April 25, 2019 | ARTICLE | BY KELLY LYNCH

As a technology provider to independent broker-dealers, we know that cost, regulatory pressure and information consolidation are three themes that dominate operational decisions around the trading, execution and ongoing maintenance of customer accounts. The focus on consolidation—consolidating all client accounts along with the numerous types of underlying investments onto a single platform—is not only driven by a desire for greater operational efficiency but also regulatory pressure. After an audit, regulators may conclude that a broker-dealer firm could potentially enhance their oversight and controls if everything was consolidated onto a single platform.

After hearing this message from regulators, the next logical conclusion for many firms is that they must move everything, including their direct-held mutual fund positions, to a conventional brokerage system. After all, there is comfort in knowing that a brokerage system can provide consolidation through a seamless, off-the-shelf solution that checks many of the regulatory boxes.

Peeling Back the Layers

However, if advisory firms dig further, they will realize that typical brokerage systems may not be the best solution for all customers—particularly for those relatively small, mutual fund customer accounts. Traditional brokerage platforms are too big a hammer for the nail—an overly complex solution for the problem trying to be solved. The following considerations, in addition to the makeup of the firm’s client base, are important:

  • Cost: Customers will likely incur new costs as a result of moving to a brokerage account —statement fees, transaction fees, inactivity fees and so forth. How will customers react to these new fees at a time when most customers anticipate that fees will go down rather than up?
  • Complexity: Customers may not react favorably to the complexity that a traditional brokerage system introduces to things as basic as account statements and access. One firm we spoke with had so many questions from frustrated clients after moving their direct mutual fund accounts over to a brokerage account that they had to unravel their decision…and do some major damage control to retain customers.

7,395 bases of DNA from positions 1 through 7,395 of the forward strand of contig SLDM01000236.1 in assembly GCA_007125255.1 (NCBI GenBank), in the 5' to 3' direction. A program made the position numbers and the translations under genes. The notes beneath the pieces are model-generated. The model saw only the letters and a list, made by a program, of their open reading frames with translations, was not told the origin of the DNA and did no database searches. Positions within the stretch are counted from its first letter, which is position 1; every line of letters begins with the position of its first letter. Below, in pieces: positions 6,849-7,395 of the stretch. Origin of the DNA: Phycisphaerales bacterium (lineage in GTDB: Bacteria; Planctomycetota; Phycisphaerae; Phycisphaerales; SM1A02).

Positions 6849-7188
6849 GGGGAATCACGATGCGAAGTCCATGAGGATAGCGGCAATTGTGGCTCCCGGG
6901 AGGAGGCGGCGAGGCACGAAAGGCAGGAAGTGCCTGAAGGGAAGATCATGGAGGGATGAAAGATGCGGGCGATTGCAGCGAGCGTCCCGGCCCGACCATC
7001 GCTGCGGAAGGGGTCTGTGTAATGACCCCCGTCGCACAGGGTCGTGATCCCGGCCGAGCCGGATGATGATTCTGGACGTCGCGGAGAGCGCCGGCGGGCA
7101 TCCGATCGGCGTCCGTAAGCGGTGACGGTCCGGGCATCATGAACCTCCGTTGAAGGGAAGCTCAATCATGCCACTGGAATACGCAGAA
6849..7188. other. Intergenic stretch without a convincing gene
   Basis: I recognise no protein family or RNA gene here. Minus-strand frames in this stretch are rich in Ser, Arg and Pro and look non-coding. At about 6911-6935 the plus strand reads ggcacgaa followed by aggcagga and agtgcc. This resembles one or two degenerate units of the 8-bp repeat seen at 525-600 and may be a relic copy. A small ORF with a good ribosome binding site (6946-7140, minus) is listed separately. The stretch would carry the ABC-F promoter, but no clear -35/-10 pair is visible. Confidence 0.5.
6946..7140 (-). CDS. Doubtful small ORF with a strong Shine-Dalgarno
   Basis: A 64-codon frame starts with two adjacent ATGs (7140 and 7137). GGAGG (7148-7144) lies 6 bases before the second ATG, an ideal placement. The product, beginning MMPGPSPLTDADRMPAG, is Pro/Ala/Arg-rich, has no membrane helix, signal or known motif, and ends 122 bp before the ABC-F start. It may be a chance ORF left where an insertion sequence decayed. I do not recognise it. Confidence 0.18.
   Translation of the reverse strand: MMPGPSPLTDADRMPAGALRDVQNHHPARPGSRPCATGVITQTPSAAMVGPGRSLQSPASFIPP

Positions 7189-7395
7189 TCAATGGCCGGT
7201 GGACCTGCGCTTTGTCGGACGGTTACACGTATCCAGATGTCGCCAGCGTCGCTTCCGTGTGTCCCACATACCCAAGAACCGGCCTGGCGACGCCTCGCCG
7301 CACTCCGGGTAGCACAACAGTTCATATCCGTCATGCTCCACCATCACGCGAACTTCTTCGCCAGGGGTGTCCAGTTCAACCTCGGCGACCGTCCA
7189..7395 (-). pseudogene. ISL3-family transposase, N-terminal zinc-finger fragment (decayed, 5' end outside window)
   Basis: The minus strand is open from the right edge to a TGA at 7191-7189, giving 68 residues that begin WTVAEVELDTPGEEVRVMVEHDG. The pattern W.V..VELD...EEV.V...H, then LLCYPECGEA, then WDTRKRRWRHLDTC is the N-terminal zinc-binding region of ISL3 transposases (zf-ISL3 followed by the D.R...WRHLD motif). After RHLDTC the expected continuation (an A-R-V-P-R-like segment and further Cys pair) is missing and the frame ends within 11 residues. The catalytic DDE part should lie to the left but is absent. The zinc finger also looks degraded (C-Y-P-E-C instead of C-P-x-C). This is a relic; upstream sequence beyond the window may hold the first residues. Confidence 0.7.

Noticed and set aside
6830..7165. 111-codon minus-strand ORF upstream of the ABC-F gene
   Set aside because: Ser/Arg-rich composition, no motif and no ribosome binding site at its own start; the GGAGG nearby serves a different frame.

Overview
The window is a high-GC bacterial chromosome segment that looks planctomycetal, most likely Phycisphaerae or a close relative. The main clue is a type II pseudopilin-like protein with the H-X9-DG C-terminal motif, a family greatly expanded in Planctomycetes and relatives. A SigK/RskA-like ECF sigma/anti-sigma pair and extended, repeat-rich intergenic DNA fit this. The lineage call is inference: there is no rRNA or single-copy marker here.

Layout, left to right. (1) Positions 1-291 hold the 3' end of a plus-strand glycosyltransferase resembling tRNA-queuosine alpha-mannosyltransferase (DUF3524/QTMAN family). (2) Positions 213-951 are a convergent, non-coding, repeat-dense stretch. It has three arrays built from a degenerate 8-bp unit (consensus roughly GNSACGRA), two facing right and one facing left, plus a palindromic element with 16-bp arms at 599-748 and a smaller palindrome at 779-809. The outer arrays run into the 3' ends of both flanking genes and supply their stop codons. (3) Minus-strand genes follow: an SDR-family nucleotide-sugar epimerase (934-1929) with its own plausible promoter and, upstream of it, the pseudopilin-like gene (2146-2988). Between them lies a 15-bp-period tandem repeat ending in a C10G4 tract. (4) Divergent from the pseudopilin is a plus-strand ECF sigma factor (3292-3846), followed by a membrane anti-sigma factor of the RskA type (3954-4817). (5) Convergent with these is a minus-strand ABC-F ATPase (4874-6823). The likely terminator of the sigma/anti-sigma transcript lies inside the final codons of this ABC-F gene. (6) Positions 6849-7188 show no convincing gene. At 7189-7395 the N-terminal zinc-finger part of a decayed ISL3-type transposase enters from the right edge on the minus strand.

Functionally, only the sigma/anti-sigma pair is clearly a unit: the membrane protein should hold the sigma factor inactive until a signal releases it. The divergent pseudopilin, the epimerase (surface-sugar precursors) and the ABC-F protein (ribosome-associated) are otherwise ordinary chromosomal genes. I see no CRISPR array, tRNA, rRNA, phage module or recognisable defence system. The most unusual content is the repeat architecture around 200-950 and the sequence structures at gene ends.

• Lack of flexibility/control: When broker-dealer firms shift customers to legacy brokerage platforms, they may have less control over the client and rep experience.
  • Data access: While firms can view customer data at the custodian, accessing that data for business reasons such as sales reporting or commissions may no longer be straightforward.
  • Regulatory issues: While regulatory pressure may be the very motive for switching to brokerage, broker-dealer firms must also consider regulatory issues that a brokerage account can introduce. One example is best execution. In some cases, customers may no longer be getting the best deal after the advisory firm has been locked into a contract with said brokerage provider. And again, advisory firms must factor in the additional fees clients will likely incur due to higher trade and execution costs associated with brokerage.

Know Your Options

At one point, a traditional clearing brokerage service was the best alternative for IBDs and other advisory firms looking to consolidate customer accounts and eliminate direct-at-fund (“check and app”) business. Today, that may no longer be the case and we encourage advisory firms to know their options before going blindly to brokerage.